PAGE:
After the Oakland Raiders drafted safety Karl Joseph out of West Virginia with the 14th overall pick, some believed they reached because they may have been able to trade back in order to get him. Yet this was the perfect pick for the Raiders for a number of reasons.
1. Three picks after the Raiders took Joseph, the Atlanta Falcons took Keanu Neal, a safety with a very similar scouting report to Joseph. In fact, if the Raiders had missed out on Joseph, I believe Neal would have been a close second for being the ideal pick.
2. The Raiders currently have two safeties on their roster, Reggie Nelson and Nate Allen. Nelson is likely going to be the starter at free safety and you don’t want Allen starting at strong safety given his penchant for missing tackles. That leaves the Raiders with a big need for a guy who can play box safety.
Enter Joseph. He can start at strong safety on day one but that’s not the only value he brings. Joseph played both strong and free safety in college. In fact, he even played slot corner at times. And it’s not just that he played multiple spots, he played them really well.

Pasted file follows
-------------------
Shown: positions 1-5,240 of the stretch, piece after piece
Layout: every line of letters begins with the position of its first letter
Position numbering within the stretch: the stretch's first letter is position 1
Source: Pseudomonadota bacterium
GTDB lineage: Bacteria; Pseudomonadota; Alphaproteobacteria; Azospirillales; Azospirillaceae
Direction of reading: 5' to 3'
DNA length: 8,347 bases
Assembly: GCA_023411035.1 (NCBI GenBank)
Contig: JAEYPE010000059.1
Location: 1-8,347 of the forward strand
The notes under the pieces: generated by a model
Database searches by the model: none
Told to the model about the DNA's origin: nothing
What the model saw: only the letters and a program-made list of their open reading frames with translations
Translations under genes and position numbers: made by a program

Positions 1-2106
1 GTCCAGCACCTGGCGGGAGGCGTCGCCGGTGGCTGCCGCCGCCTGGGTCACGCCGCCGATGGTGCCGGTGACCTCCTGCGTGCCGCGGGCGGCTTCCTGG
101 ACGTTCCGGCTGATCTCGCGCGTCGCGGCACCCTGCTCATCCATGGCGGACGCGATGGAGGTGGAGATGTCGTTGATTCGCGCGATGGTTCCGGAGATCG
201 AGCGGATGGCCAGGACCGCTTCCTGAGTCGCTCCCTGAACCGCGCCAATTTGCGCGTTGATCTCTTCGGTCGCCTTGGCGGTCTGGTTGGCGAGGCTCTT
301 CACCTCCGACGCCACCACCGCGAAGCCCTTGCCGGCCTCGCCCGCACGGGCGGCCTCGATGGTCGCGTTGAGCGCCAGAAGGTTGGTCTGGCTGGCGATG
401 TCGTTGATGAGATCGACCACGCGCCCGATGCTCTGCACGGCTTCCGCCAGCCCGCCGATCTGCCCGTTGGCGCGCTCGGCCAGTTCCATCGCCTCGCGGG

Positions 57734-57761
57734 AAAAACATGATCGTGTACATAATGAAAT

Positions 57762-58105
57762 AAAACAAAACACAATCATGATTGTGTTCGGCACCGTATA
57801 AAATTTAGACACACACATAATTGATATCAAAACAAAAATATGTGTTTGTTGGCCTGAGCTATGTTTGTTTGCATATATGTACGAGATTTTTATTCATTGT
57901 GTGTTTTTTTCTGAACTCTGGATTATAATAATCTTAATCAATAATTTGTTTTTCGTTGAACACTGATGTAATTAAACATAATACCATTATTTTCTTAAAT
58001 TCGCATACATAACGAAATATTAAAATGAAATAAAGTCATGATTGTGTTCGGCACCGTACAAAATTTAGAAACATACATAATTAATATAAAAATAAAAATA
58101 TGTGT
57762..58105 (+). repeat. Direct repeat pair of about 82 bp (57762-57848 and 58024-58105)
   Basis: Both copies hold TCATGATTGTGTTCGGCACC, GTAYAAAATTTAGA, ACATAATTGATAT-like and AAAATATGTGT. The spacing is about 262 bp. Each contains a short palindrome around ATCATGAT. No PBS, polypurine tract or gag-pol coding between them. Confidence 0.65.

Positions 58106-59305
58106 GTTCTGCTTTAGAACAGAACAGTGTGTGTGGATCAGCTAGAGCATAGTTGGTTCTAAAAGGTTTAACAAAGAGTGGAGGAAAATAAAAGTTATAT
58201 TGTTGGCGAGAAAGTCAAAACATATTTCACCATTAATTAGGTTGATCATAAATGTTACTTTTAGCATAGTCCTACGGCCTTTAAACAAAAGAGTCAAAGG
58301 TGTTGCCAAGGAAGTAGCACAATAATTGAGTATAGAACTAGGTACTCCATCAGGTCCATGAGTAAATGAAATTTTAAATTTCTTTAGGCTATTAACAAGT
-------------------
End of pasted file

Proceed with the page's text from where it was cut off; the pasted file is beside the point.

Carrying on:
3. Think forward a couple of years when Nelson and Allen are both about to hit free agency and the Raiders want to go younger at the position. Joseph will give them the flexibility to look for the best safety they can get, no need to target a box or deep style player.
4. Then there’s the attitude Joseph brings — just take a look.
Joseph is an old school safety who will give wide receivers and running backs in the AFC West nightmares for years to come. Think Mike Mitchell but a much better football player who does a whole lot more than just hitting hard.
With Joseph, the Raiders have addressed their biggest need on defense now (provided he fully recovers from his October ACL surgery) and given themselves flexibility for when new needs arise in the secondary a few years down the line. You could argue that the Raiders need an upgrade at middle linebacker and some more depth across the board, but as of now this defense looks light years better than in 2015 … on paper, at least.
In the second round, the Raiders could look toward the offensive side and grab a backup running back who can get tough yards up the gut, or an offensive tackle prospect to replace Donald Penn in a few years. On defense they could target a solid middle linebacker or some depth on the defensive line. They have a lot of options without many major needs, which isn’t a bad place to be in the second round.